Human wrongs: don't look at us, look at United States

Published: Sunday | May 27, 2012 Comments 0
In this 2010 Gleaner photograph, a vendor protests alleged abuse by the Jamaican police in May Pen, Clarendon. Extrajudicial killings and police abuse have earned the local constabulary the ire of domestic and international rights advocates.- File
In this 2010 Gleaner photograph, a vendor protests alleged abuse by the Jamaican police in May Pen, Clarendon. Extrajudicial killings and police abuse have earned the local constabulary the ire of domestic and international rights advocates.- File

Orville Taylor, Contributor

Of all the 193 nations in the world, I would like the international and internal critics of this little piece of rock with sand, sex, wood and hard water to write a list of 10 nations where: a woman can be head of government; women can have equal presence in media, including heading a major radio and a minor television station, and two of the country's six top cops are female.

Then, have them draw a diagram of nations where the journalist union is under lingerie leadership without having to take brief from male dictators. And then if the list is still long, do a qualitative and quantitative study to see how many other countries have more than 30 per cent of their news reports done by women. Indeed, just a few months ago, Britain-based newspaper, The Independent, conducted a study for International Women's Day.

The survey found that Jamaica, as part of the Anglophone Caribbean, has almost half its electronic and print stories being done by females and is deemed as the best place in the world for a woman to be a journalist. In contrast, Europe has just over a third of its media items being female-authored or delivered, with only nine per cent of editors being female.

Furthermore, the great Jamrock was ranked 23rd of 191 countries by Freedom House, the international association for media workers. In a statistical dead heat with the United States (US), which ranks a mere one point above our 18, we edge out both Canada and Britain and are fourth in the Americas.

The discussion starts with the press because not only is a free press the anchor of democracy, but it guarantees that the stories we tell about ourselves are true and more reliable than sectarian agents and agencies based inside or outside the country.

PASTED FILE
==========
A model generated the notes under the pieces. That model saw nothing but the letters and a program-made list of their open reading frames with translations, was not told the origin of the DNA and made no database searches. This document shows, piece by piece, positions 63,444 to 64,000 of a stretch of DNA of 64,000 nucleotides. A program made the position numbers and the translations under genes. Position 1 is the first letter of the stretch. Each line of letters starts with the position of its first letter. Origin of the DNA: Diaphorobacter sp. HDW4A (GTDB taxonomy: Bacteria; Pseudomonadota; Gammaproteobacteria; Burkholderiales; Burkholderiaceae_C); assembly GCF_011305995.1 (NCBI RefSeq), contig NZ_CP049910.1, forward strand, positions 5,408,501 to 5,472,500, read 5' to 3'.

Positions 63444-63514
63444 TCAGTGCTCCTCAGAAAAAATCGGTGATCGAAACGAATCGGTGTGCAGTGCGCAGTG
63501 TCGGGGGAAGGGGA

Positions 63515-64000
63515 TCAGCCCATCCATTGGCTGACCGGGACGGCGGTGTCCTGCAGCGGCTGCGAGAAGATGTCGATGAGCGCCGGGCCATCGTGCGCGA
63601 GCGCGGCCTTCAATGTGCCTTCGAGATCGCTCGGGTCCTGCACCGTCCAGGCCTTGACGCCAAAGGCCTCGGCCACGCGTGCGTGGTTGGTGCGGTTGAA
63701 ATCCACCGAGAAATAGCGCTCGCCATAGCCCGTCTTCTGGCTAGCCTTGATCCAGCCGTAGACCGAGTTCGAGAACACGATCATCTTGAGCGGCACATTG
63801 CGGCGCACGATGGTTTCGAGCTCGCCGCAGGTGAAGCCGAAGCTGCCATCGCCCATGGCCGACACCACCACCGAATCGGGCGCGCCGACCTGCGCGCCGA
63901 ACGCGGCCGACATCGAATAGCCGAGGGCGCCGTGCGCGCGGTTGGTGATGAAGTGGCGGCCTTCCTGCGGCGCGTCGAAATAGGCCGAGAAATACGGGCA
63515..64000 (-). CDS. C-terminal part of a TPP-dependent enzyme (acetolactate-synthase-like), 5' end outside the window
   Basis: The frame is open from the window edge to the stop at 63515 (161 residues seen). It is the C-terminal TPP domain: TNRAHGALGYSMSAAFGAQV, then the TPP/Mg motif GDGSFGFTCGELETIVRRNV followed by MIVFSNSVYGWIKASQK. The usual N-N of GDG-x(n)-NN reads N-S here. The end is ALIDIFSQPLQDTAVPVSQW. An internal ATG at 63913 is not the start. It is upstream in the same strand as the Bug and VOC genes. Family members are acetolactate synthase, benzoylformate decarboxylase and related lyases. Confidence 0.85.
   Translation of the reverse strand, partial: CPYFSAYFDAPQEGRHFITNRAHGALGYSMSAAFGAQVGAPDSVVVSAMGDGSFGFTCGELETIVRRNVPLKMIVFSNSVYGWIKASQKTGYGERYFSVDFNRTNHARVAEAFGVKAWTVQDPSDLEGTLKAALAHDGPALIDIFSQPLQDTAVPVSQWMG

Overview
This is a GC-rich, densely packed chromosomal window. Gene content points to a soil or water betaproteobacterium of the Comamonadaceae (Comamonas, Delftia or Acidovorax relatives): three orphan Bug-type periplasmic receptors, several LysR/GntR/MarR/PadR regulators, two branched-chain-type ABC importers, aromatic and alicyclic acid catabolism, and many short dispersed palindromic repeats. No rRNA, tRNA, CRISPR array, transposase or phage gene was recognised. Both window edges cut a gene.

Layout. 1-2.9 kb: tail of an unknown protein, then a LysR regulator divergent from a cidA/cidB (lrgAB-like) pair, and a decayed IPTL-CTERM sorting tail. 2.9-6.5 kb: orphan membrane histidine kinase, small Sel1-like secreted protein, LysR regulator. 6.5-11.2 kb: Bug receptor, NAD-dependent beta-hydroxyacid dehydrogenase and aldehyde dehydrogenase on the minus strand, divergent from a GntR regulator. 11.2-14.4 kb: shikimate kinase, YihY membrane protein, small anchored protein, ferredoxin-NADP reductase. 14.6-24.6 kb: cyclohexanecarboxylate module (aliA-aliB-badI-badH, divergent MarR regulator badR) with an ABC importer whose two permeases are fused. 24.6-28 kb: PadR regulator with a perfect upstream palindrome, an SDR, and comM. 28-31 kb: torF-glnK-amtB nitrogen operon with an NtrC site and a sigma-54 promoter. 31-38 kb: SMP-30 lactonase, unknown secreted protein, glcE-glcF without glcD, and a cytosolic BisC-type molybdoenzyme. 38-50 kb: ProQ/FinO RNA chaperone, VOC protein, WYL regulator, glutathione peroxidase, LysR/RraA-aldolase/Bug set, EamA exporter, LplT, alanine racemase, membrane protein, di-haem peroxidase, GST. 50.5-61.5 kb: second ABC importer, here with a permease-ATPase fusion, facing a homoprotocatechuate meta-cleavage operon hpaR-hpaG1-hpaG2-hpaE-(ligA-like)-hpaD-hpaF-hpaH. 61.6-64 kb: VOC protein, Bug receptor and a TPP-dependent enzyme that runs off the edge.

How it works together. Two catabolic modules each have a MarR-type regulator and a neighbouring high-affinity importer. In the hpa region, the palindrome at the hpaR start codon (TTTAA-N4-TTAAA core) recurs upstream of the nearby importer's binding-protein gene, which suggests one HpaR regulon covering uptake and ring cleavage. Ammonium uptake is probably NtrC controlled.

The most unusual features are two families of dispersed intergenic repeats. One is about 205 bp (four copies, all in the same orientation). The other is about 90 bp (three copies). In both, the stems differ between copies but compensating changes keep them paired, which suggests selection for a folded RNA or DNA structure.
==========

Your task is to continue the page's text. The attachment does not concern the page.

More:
Duppy know who fi frighten

The recent Amnesty International report dragged the nation over the coals over its human-rights record because we have excessive state deadly force, violence against females and children, and the ubiquitous stigma of being a homophobic country. Of course, our local groups are quick to applaud from the stands as if a rare six were scored or a century made by a West Indian cricketer.

However, our strength is also our weakness, because we are quick to highlight the negatives about ourselves, oftentimes to the detriment of the true and complete story.

There is a Jamaican proverb, 'Duppy know who fi frighten', and while Amnesty is not wrong in highlighting the perceived wrongs in this country, it suffers from a lack of enough insight and understanding of the country and the data to make a proper analysis. Also, we in the media have failed ourselves in not placing the Amnesty report in a larger regional or global context. When that is done, there is enough basis to agree with the lyrically and discretionarily challenged DJ who says, "A yah so nice."

On the issue of police-performed homicides, the report states: "Several people were killed in circumstances suggesting that they may have been extrajudicially executed." Several can mean two or three, and I am willing to bet that the portion of deaths at the hands of the constabulary which are deemed to be 'controversial' is no more than 10 per cent. In any event, this country has a Bureau of Special Investigation and an Independent Commission of Investigations, which, along with the Office of the Public Defender, offer recourse for persons who are wronged. The State pays all the salaries of these agencies.

America's injustice